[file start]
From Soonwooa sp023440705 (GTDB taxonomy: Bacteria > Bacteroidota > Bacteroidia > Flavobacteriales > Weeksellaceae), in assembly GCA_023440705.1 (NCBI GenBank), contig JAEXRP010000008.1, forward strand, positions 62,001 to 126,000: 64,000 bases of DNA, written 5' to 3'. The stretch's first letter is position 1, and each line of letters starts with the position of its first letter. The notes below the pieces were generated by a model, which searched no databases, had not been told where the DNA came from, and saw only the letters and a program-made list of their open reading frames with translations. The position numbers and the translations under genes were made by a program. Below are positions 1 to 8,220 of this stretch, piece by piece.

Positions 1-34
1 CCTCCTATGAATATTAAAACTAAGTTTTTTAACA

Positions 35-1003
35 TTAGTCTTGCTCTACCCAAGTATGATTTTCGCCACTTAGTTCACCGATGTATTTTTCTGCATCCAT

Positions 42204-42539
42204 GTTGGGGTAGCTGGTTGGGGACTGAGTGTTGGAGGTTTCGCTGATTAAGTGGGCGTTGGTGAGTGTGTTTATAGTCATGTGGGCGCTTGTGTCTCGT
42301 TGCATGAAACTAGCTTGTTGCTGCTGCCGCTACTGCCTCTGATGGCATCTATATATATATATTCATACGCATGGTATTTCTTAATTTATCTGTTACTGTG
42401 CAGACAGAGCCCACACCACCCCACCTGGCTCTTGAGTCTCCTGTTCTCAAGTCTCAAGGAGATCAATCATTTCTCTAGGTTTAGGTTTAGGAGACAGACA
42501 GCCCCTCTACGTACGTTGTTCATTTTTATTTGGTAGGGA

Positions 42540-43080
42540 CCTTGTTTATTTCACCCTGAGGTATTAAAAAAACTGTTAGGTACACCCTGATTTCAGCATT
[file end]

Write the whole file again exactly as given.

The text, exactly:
From Soonwooa sp023440705 (GTDB taxonomy: Bacteria > Bacteroidota > Bacteroidia > Flavobacteriales > Weeksellaceae), in assembly GCA_023440705.1 (NCBI GenBank), contig JAEXRP010000008.1, forward strand, positions 62,001 to 126,000: 64,000 bases of DNA, written 5' to 3'. The stretch's first letter is position 1, and each line of letters starts with the position of its first letter. The notes below the pieces were generated by a model, which searched no databases, had not been told where the DNA came from, and saw only the letters and a program-made list of their open reading frames with translations. The position numbers and the translations under genes were made by a program. Below are positions 1 to 8,220 of this stretch, piece by piece.

Positions 1-34
1 CCTCCTATGAATATTAAAACTAAGTTTTTTAACA

Positions 35-1003
35 TTAGTCTTGCTCTACCCAAGTATGATTTTCGCCACTTAGTTCACCGATGTATTTTTCTGCATCCAT

Positions 42204-42539
42204 GTTGGGGTAGCTGGTTGGGGACTGAGTGTTGGAGGTTTCGCTGATTAAGTGGGCGTTGGTGAGTGTGTTTATAGTCATGTGGGCGCTTGTGTCTCGT
42301 TGCATGAAACTAGCTTGTTGCTGCTGCCGCTACTGCCTCTGATGGCATCTATATATATATATTCATACGCATGGTATTTCTTAATTTATCTGTTACTGTG
42401 CAGACAGAGCCCACACCACCCCACCTGGCTCTTGAGTCTCCTGTTCTCAAGTCTCAAGGAGATCAATCATTTCTCTAGGTTTAGGTTTAGGAGACAGACA
42501 GCCCCTCTACGTACGTTGTTCATTTTTATTTGGTAGGGA

Positions 42540-43080
42540 CCTTGTTTATTTCACCCTGAGGTATTAAAAAAACTGTTAGGTACACCCTGATTTCAGCATT